kermit


Posted on Feb 5, 2014

My neighbor`s drill charger stopped working. I found that the primary wires in the transformer were non-functional. This charger had a very simple design. It used a transformer, followed by a diode bridge and a larger resistor. The power supply indicated it delivered 17. 4 volts DC @ 210 mAmps. I was rather surprised to find such a simple charger for a Ni-Cd battery.


kermit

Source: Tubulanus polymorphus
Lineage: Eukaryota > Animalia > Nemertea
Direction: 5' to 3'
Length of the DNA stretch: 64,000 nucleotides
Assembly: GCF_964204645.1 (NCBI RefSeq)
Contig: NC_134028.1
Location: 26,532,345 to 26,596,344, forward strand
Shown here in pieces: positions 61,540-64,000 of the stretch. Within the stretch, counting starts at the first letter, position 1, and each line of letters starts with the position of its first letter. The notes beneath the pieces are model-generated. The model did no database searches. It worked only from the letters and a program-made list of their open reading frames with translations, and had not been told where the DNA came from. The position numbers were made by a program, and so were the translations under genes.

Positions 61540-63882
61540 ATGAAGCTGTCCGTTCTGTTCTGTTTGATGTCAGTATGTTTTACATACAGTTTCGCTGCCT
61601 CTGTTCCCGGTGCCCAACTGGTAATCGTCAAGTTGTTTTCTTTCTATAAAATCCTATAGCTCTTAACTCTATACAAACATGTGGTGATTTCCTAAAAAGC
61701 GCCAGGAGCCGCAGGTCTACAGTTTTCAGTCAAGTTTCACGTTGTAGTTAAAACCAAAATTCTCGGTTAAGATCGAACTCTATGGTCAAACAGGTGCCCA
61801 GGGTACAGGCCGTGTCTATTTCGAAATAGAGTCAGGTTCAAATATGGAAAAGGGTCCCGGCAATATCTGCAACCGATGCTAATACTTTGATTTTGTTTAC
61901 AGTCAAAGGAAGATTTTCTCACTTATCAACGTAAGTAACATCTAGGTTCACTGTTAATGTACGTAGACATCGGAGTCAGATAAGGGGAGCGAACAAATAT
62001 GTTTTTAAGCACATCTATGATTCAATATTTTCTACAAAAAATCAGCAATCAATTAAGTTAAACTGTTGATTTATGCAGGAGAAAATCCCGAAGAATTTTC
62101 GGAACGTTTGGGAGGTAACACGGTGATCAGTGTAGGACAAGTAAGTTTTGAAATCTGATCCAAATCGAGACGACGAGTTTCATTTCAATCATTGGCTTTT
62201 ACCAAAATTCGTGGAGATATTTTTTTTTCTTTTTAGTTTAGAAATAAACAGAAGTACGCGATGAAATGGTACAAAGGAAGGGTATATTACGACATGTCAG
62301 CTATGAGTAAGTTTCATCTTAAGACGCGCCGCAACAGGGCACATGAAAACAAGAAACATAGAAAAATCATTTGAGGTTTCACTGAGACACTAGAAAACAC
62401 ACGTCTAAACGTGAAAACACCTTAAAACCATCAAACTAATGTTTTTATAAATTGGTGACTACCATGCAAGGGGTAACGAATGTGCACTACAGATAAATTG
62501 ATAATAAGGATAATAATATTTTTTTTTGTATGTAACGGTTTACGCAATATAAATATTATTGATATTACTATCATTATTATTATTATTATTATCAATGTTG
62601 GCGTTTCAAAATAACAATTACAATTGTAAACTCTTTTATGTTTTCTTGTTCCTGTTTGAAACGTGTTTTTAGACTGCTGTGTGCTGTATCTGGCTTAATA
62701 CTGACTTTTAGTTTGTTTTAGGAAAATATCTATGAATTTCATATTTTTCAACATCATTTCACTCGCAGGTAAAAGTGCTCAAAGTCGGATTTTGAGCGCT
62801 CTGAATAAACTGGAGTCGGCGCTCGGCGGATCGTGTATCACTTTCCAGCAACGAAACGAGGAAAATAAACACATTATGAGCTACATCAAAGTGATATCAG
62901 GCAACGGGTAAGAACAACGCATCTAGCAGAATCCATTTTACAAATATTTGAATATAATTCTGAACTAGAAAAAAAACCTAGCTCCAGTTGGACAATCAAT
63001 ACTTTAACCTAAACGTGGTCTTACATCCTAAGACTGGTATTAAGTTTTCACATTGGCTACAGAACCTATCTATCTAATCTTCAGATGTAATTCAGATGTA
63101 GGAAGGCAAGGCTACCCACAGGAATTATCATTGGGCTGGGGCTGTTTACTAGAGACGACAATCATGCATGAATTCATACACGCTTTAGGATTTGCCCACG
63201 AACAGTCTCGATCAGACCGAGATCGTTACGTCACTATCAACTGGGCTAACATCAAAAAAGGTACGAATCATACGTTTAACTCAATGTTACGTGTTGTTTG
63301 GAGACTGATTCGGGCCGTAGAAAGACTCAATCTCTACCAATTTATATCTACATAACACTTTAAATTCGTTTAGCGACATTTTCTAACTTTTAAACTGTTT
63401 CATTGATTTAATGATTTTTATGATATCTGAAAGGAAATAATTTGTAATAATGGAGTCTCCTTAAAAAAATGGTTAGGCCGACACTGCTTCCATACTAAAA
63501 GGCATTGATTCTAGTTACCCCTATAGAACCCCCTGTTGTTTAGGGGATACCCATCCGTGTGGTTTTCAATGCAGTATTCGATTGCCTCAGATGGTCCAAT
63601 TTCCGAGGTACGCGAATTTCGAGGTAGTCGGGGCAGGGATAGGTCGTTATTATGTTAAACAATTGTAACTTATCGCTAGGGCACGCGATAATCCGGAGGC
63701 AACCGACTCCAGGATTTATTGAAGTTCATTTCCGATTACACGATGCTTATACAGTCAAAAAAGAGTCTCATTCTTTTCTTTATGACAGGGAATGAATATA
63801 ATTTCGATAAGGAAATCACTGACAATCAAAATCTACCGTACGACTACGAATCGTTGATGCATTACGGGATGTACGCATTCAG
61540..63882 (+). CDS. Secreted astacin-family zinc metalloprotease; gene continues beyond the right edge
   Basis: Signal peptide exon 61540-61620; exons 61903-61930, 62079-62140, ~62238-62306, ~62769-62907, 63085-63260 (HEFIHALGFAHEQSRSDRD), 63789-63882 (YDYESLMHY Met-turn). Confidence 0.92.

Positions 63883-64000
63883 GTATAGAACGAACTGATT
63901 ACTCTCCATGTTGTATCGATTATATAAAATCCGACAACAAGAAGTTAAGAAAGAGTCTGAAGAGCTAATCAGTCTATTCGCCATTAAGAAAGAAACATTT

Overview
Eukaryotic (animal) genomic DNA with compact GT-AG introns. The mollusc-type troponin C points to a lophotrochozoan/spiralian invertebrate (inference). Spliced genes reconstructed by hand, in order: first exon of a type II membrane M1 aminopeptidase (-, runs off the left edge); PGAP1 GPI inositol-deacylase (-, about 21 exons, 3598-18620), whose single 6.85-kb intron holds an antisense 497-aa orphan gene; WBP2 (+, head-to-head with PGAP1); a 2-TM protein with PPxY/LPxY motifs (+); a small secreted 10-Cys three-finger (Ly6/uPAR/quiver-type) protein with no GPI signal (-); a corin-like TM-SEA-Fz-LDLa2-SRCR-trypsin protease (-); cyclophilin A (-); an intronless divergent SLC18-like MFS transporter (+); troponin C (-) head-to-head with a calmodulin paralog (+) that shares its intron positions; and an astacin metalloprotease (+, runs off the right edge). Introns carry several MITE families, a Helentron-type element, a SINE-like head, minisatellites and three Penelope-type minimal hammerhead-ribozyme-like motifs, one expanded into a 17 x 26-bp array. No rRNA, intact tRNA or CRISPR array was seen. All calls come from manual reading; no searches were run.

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I understand that many methods for charging Ni-Cd batteries attempt to detect the end-of-charge state. One method is to observe the voltage rise during the charge cycle and then looking for a drop in voltage. This drop in voltage indicates the end of the charge cycle. A second method would be to measure the temperature of the battery. NiCd batteries tend to generate heat at the end of the charge cycle. In this application, I suspect the goal is to provide only a small amount of current toward the end of the charge cycle. Since the original charger indicated it delivered 17. 4 volts DC @ 210 mAmps, I decided I would try to replicate these parameters. A future project might be to control this circuit with a PIC Microcontroller. This would include a method to control the current, observe the voltage, measure the temperature and track the time. I began with a common Radio Shack 12-0-12 center tapped transformer. When rectified to DC this produced about 35 Volts. I originally considered using an LM317 regulator to control the voltage and a resistor to control the current. However, the heat dissipation would be significant. I would say about 4 Watts for a rough estimate. Instead, I made a pulse-width modulation circuit in a buck configuration using an LM3524 chip. I used a potentiometer to select an arbitrary voltage output. I set this for an output of 17. 4 Volts. This configuration is more efficient than the LM317 regulator....




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